His rebukes were sharp and often severe - she regarded everything as purifications of soul; requirements for entry into the realm of the weather-toughened baba-saints whom he kept company with every day and she yearned to be fully a part of it all. All sufferings must be endured and accepted, the price to pay for the promised joy, the indestructible happiness she sought.
Time passed – five years, eight years, ten years – wheels turned and veils thinned, a smile began to grow from deep within which was slowly emerging, and eventually never to fade, never again. She was losing her darkness. Seeds of sorrows from many lifetimes were frying in the boiling cauldron of her sacrifices, soon to be rendered dead. She was on her way to an unfathomably joyful knowing, seated in eternity itself, the ultimate truth which withstands all erosion.

With another shift, another kind of relationship began, with her guruji – a husband he would also be! With a child on the way, rescue money came from mother in Germany, but was used not to return, but to purchase - with the diligent assistance of a friend of the island family, the young Dr. Ram - river-front land nearby, upstream. Work began on building a sanctuary – an ashram – to provide a home for their coming son, and a shelter for those dedicated to spiritual pursuit. Sister, sent by mother, came to fetch her but also became a devotee. Mother came to get them both but found a new life so real that she sold everything in Germany and became herself a disciple! Now a permanent resident of the new haven, and grandmother to the eventual three children – a son and two daughters,* – she accepted her daughter's guru as her own and found a blissful home with them for the rest of her earthly life. She was laid to rest in the liberating waters of the Ganga after passing in a blissful state.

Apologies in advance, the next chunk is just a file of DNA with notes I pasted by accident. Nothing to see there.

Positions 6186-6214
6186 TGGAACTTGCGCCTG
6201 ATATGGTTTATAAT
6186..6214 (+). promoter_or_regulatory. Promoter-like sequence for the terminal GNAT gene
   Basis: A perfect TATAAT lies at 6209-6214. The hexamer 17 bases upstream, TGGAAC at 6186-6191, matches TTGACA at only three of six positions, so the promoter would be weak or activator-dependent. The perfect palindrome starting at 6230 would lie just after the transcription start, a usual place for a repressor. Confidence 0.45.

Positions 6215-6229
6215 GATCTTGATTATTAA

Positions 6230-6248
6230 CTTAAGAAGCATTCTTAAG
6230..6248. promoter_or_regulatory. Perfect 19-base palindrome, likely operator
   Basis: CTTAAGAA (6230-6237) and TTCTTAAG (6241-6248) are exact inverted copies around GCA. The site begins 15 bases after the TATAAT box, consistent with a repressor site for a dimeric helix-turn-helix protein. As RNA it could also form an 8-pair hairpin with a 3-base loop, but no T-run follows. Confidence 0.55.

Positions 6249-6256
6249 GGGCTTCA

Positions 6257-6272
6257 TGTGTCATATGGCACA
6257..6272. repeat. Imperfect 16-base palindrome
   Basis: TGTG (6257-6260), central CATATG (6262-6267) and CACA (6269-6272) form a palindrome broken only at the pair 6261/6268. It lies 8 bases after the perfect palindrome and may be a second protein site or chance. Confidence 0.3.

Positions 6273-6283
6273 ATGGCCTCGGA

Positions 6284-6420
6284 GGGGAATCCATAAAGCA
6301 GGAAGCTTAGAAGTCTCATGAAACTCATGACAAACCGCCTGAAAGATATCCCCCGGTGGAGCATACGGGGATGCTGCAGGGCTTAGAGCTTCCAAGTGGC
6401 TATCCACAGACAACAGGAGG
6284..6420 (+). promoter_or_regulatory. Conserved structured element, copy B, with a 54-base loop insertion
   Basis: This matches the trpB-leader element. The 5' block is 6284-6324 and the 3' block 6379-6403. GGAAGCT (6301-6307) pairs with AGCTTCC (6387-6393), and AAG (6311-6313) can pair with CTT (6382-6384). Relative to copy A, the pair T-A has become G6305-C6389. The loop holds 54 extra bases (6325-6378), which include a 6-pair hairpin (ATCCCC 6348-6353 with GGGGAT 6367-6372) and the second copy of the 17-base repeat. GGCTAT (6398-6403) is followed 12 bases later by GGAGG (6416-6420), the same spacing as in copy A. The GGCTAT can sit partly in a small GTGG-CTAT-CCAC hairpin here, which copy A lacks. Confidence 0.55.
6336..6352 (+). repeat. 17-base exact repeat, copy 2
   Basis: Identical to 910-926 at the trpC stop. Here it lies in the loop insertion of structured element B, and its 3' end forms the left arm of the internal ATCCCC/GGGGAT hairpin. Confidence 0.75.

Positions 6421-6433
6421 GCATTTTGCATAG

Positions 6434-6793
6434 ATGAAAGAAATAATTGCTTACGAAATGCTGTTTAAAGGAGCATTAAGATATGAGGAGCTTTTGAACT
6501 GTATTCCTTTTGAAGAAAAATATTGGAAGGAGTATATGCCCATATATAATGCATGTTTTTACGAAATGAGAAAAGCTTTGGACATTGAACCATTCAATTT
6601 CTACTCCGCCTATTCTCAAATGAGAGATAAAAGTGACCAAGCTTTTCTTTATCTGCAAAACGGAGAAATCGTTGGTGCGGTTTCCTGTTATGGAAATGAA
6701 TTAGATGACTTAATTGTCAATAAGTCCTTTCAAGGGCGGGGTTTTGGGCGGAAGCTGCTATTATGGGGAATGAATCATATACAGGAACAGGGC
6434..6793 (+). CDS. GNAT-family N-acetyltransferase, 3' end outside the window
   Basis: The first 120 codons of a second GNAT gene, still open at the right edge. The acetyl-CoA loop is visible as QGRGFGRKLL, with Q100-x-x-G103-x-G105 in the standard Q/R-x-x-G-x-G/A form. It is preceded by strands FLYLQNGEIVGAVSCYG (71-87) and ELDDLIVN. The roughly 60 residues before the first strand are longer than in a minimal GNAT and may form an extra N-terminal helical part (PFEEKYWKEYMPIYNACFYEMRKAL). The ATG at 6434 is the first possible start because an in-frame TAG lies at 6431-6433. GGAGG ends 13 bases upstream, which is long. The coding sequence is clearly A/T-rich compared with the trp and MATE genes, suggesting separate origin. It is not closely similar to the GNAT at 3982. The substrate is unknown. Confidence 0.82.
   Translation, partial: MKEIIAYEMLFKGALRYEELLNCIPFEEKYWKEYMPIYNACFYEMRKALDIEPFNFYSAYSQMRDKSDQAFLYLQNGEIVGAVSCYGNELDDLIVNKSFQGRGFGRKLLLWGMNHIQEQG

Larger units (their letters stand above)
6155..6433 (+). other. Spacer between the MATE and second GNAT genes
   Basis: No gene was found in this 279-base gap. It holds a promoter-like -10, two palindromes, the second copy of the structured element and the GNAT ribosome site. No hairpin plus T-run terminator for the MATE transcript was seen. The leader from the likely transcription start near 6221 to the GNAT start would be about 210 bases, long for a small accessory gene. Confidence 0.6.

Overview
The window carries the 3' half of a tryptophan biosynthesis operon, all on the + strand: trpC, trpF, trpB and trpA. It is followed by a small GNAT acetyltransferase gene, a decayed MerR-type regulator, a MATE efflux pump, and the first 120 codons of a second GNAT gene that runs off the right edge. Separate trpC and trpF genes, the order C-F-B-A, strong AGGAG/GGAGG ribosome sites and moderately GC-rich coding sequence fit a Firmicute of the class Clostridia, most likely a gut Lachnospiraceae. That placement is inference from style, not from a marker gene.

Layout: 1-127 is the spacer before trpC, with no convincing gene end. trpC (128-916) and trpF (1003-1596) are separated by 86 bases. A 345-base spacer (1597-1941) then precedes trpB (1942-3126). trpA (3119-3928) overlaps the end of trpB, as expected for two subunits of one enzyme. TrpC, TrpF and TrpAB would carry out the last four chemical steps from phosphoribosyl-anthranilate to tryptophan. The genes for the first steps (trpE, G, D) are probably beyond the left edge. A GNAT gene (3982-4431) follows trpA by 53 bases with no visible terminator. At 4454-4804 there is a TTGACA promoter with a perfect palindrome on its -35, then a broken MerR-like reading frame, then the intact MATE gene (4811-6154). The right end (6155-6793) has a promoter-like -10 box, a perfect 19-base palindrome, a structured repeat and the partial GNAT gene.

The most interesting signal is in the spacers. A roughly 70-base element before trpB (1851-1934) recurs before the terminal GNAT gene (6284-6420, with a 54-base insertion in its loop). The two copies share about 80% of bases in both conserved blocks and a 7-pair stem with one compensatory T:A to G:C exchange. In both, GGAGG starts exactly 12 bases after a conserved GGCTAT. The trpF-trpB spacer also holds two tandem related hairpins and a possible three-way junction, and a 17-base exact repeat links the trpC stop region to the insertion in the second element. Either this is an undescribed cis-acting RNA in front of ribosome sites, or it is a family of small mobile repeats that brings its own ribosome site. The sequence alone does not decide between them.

After thirty years of the guru-disciple-husband-father relationship, Guruji announced that it was his time to go. This caused a panic by many of his close followers and of course, the family. A doctor was ordered, and after an examination he was declared quite healthy. Health was not the issue - he would proceed, and after a process of preparation, he quite deliberately sat down beside his fire and with three powerful breaths ushered his life-force out. His yogically unified consciousness exited through the crown of his head with the last breath, to freedom. His spirit left his body on that full-moon night, but the strength of his life force kept his body seated upright in a slightly slumping lotus posture, a sure sign in India that his maha-samadhi - his fully conscious and blissfully enlightened passing was complete.
That, as I perceive it, is death - and victory over death - going hand in hand.
Mataji, as she is simply known, carried on to become a widely accepted and hugely revered guru-teacher-friend in the community, where she was once reviled. She'd grown into a saint in plain sight of everyone. Her mischievous and caring smile welcomed all in unpretentious and understated informality. 
I still see her as clearly as it were now - as she transmits her teachings, drawing from her bountiful and hard-won knowledge. Taking her seat now, assuming the full embodiment of the guru, she grows tall and straight in her cross-legged foundation. She challenges us to match her power of poise and fullness of voice, keeping us for three full hours, bringing us at last into states of deep calm through the electrical current of her fully developed spirit. She quietly and eloquently explains to us how we may attain immortality, nothing less, then sinking back into her chair by the patio she picks up the morning news and tries to find the joke amidst all the tales of confusion.   
                                            Ananda

Mataji quietly passed away on Febuary 4 2014. After morning puja she felt slightly ill, was taken to the doctor and by noon was gone. That's all I know - another moment in the saga of her Guru-Disciple Mystery. 

*The Santosh Puri Ashram is now run successfully by the three children, now in their thirties